We left the car between the two very stylish slate-grey properties and walked down to the edge of the beach, fantasising about how much the houses would cost. “You could buy one of them, and then I could come and visit you,” offered Insoon. My own fantasy would have been the other way round.
No-one seemed to mind our being there. Someone came out of one of the houses and started working in the substantial area of garden in the back, ignoring us and going about her own business. We would have been happy staying by the water’s edge for another hour or so in the calm of the late afternoon, but the practicalities of getting to our destination, on balance, persuaded us back to the car.
As we continued along the road, we climbed up a gentle hill at the summit of which was our hotel for the night. We would return there later, but for now we wanted to head down into the village. On my itinerary was “Ttangkkeut Lookout at Sunset (sunset approx. 7:30pm)”. I had done enough research to know that there was a funicular railway up to the lookout, or you could walk up. We continued down the other side of the hill and turned right into the little village where, dodging the roadwork contractors on the way, we came to a halt at the bottom of the funicular railway at about 6:45 and took stock. The railway had stopped working at around 6pm, but a shopkeeper gave us the options – a drive back through the village and a left turn would take us to the lookout via the road; or there was a walk of about 20 minutes that started the other side of the monorail station and led to some unknown destination.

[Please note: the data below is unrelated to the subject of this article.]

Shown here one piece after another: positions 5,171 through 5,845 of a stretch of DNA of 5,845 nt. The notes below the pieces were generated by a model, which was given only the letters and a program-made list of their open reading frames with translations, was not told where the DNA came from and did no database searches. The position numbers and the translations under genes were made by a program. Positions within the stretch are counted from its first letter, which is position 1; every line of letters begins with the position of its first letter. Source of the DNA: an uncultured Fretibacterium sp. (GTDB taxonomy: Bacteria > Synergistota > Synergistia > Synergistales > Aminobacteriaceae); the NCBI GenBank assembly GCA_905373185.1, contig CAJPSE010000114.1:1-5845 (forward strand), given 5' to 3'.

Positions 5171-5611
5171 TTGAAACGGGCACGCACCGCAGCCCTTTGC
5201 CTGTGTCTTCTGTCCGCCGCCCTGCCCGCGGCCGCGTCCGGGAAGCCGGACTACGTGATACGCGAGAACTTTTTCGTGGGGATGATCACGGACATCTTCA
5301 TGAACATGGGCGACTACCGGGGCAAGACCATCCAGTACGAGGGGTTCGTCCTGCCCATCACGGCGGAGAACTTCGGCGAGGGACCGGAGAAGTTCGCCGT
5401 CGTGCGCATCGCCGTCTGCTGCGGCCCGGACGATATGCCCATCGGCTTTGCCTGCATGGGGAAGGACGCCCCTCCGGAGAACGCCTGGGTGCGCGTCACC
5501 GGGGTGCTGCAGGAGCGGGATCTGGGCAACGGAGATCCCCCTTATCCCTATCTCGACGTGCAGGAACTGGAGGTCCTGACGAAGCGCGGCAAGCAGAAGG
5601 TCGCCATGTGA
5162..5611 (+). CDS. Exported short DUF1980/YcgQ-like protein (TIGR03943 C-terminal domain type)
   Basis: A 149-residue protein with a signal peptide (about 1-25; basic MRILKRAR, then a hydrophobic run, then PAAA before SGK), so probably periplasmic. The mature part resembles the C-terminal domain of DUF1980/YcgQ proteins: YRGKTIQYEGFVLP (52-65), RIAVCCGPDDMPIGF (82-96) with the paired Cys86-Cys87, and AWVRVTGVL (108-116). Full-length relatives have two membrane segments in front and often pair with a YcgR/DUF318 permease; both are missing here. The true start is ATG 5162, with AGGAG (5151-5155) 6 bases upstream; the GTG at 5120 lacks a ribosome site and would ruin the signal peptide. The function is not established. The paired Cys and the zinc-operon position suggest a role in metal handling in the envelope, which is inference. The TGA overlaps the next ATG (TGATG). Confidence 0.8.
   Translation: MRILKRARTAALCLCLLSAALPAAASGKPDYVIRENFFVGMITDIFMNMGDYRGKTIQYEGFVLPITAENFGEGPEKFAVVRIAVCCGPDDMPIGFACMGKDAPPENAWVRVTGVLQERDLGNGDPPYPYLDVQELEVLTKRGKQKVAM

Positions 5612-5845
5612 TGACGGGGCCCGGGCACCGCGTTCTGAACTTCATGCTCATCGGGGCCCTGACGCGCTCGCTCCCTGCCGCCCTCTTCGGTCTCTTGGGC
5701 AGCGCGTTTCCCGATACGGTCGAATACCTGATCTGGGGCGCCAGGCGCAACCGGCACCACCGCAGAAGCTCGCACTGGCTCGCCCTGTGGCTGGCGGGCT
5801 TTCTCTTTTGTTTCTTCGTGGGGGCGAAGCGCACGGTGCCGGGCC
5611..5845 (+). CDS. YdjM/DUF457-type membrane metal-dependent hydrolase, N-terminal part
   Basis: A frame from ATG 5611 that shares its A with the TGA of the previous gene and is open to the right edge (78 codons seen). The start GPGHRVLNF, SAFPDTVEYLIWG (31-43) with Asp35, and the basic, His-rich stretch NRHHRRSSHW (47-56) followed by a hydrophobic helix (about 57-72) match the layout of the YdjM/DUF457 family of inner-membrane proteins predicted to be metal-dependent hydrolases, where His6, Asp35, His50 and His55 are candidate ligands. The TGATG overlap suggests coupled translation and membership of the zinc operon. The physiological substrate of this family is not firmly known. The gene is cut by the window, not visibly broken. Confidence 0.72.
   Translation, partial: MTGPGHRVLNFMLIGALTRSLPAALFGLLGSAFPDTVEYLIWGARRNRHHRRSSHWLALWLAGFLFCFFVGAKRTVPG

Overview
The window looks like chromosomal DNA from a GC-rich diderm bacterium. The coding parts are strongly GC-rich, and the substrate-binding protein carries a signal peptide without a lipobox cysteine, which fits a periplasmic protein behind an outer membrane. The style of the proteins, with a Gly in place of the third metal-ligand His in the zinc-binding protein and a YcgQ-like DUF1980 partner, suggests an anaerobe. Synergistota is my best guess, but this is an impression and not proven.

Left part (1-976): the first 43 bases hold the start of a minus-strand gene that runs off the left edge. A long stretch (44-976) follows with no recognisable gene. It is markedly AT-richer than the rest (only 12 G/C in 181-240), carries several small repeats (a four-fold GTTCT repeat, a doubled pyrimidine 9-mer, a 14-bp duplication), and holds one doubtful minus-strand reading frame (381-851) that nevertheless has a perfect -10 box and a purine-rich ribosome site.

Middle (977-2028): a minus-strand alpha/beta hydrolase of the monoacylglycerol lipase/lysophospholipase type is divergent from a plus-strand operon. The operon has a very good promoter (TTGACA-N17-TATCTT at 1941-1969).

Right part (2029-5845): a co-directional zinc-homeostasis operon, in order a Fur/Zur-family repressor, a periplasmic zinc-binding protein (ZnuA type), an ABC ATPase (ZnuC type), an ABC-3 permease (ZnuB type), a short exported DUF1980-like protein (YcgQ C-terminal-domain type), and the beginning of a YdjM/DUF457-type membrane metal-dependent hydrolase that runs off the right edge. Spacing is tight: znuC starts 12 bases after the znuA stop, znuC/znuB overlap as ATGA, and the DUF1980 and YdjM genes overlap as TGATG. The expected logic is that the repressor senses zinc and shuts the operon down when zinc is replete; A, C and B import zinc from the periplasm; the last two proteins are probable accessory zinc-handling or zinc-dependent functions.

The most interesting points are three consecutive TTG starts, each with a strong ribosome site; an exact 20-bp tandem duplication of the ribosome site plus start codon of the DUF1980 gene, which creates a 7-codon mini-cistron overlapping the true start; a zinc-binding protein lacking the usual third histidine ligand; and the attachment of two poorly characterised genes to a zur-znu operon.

We decide to be lazy and drive, only to be thwarted by the contractors who were conducting an extremely efficient operation tarmacking every road in the village in quick succession. While we gathered our thoughts, we headed down to the quay to check out the lie of the land: what was the ferry timetable for the following morning? Where could you buy tickets? What restaurants were there for later that evening? We got our answers, and feeling more confident about our stay we turned back to the funicular railway station. If we couldn’t drive to the lookout, we might as well take the walk.
As it happened, this was absolutely the right thing to do. Given the choice, what would you do: drive to the top of a hill and see a view that you would see later from your hotel window? Or take a pleasant stroll with woodland to your right and the sea to your left, ending up at a monument that officially announced that you were at the end of the Korean Peninsula? I had assumed that the monument and the lookout were the same thing, but no.